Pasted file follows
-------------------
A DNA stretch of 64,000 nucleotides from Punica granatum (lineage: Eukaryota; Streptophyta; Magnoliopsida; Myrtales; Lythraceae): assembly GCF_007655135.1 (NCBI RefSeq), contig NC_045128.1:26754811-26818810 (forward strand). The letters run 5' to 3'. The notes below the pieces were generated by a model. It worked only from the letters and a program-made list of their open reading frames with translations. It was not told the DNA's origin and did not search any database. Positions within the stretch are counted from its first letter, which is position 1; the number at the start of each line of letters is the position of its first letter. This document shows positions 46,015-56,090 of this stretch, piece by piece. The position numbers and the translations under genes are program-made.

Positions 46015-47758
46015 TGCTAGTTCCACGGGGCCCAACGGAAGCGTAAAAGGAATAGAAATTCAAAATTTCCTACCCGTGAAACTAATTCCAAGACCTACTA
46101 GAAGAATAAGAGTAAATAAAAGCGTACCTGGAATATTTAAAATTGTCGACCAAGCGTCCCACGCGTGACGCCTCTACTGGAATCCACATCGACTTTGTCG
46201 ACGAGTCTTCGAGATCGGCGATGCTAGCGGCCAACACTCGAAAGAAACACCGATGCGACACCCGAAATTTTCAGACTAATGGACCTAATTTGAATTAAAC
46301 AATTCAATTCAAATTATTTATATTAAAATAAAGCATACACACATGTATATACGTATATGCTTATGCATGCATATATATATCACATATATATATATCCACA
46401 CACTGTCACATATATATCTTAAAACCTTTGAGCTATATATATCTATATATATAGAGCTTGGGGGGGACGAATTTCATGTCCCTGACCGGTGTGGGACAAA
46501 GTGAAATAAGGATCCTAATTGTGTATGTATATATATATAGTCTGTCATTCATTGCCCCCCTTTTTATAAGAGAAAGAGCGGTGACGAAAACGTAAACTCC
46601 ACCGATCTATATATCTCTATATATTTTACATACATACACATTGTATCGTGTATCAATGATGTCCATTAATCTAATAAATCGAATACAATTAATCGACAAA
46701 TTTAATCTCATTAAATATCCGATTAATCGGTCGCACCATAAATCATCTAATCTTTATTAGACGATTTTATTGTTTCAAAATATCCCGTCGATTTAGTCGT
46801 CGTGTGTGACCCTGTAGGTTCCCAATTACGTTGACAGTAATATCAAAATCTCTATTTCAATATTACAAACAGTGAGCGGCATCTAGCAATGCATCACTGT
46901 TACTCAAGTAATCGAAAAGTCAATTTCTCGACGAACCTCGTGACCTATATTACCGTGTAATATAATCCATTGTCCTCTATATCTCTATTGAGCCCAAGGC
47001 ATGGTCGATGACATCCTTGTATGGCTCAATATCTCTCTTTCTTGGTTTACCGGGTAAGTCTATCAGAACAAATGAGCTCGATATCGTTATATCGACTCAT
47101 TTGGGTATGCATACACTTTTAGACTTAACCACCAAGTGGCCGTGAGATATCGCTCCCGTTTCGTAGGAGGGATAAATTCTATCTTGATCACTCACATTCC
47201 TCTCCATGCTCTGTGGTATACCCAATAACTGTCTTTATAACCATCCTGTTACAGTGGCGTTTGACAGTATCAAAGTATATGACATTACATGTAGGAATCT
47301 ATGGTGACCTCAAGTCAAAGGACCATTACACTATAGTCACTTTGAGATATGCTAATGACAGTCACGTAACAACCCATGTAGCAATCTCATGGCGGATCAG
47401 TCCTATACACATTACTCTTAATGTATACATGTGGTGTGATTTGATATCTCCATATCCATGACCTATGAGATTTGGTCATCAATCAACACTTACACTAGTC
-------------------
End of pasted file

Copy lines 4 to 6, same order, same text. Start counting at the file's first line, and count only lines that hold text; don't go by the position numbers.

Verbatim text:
46101 GAAGAATAAGAGTAAATAAAAGCGTACCTGGAATATTTAAAATTGTCGACCAAGCGTCCCACGCGTGACGCCTCTACTGGAATCCACATCGACTTTGTCG
46201 ACGAGTCTTCGAGATCGGCGATGCTAGCGGCCAACACTCGAAAGAAACACCGATGCGACACCCGAAATTTTCAGACTAATGGACCTAATTTGAATTAAAC
46301 AATTCAATTCAAATTATTTATATTAAAATAAAGCATACACACATGTATATACGTATATGCTTATGCATGCATATATATATCACATATATATATATCCACA